- Be respectful: Whether it’s in the stands or at home, show your kids and everyone around the game respect. Instead of yelling at the young referee for a missed call, understand that he too is learning that that he will be making mistakes. Acknowledge the mistake but move on. No need to be nasty about it.
- Be supportive: You may use constructive criticism with your child from time to time but always apply the 2-for-1 rule: for each negative comment, always have two positive statements for it, and always finish with the positive. Remember: hockey for your child must be fun for him/her to enjoy it.
- Report concerns to the coaches: Don’t spread unhappiness with other parents. Let your coaches know your concerns in person, one on one at the appropriate time. There might be a simple solution.
- Don’t be THAT parent: Your child is not in the NHL or on Team Canada. Don’t act like he/she will be your pride and joy if he/she succeeds. You should be proud of them no matter what, right now.
I’d invite you to have a look at this video. Please excuse the acting and the production quality and try to focus on the message.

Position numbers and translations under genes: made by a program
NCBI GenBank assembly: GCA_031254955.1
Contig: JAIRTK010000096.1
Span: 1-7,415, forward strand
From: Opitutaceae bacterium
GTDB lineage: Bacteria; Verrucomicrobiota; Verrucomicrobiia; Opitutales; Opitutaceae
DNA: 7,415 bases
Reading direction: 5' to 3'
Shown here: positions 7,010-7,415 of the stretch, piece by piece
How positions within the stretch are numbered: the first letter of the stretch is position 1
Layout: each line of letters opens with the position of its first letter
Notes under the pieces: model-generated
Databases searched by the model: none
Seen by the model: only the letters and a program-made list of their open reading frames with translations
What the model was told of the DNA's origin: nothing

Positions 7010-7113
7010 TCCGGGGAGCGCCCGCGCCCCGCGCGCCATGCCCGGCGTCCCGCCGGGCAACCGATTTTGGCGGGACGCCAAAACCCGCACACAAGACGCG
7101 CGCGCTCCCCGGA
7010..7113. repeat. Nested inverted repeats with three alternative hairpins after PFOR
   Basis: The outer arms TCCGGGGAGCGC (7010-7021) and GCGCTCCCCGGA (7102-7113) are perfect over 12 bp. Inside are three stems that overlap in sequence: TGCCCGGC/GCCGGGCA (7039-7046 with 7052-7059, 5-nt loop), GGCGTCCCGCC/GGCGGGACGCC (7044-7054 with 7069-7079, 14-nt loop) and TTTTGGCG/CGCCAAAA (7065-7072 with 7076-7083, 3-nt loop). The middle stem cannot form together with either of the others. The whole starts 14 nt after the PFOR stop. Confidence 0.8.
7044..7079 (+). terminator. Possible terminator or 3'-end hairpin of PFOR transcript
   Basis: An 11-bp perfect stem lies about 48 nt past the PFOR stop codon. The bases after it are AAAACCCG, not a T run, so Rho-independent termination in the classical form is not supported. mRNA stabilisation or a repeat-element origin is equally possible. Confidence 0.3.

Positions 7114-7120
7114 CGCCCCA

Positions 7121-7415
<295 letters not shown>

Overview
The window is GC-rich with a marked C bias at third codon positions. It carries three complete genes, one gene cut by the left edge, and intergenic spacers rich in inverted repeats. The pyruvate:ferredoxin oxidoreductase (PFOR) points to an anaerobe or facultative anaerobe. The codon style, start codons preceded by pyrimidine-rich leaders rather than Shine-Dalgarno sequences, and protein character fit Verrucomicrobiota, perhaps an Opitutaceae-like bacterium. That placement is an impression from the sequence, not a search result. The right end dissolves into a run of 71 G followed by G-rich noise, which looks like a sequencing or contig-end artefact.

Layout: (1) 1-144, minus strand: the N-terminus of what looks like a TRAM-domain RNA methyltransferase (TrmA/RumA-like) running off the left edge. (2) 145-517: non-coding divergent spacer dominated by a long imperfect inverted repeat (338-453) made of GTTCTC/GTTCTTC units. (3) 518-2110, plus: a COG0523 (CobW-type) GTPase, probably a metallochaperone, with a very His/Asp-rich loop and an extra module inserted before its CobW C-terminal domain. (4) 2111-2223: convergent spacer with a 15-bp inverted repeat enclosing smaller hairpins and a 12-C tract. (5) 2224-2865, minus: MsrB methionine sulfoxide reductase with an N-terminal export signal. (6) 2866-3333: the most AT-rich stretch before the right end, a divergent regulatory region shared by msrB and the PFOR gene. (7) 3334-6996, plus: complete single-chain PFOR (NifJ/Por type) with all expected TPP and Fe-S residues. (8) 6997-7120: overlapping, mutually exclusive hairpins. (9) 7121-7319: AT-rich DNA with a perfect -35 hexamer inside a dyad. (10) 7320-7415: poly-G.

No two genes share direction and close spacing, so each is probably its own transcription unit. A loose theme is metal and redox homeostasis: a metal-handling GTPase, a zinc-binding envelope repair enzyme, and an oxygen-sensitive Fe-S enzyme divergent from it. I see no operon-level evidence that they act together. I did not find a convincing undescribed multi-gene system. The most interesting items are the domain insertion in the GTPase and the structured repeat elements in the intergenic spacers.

I remember, a few years ago, sitting in the stands watching one of my daughters’ ringette practices. A group of parents were complaining about the drills, about the fact that they were spending too much time standing still and not enough time skating. It seemed like everything that the coach did was wrong and while deep down inside, I agreed with some of their comments, I felt like I had to step in. I acknowledged that perhaps, there were things that could be improved upon but to be fair, I did not put my name forward to take that difficult position, back when they were looking for people, and that I felt that it was generous of those two ladies to have volunteered the way they have. I could feel the sense of guilt in the stands as the group of parents recognized that what they were doing was not right.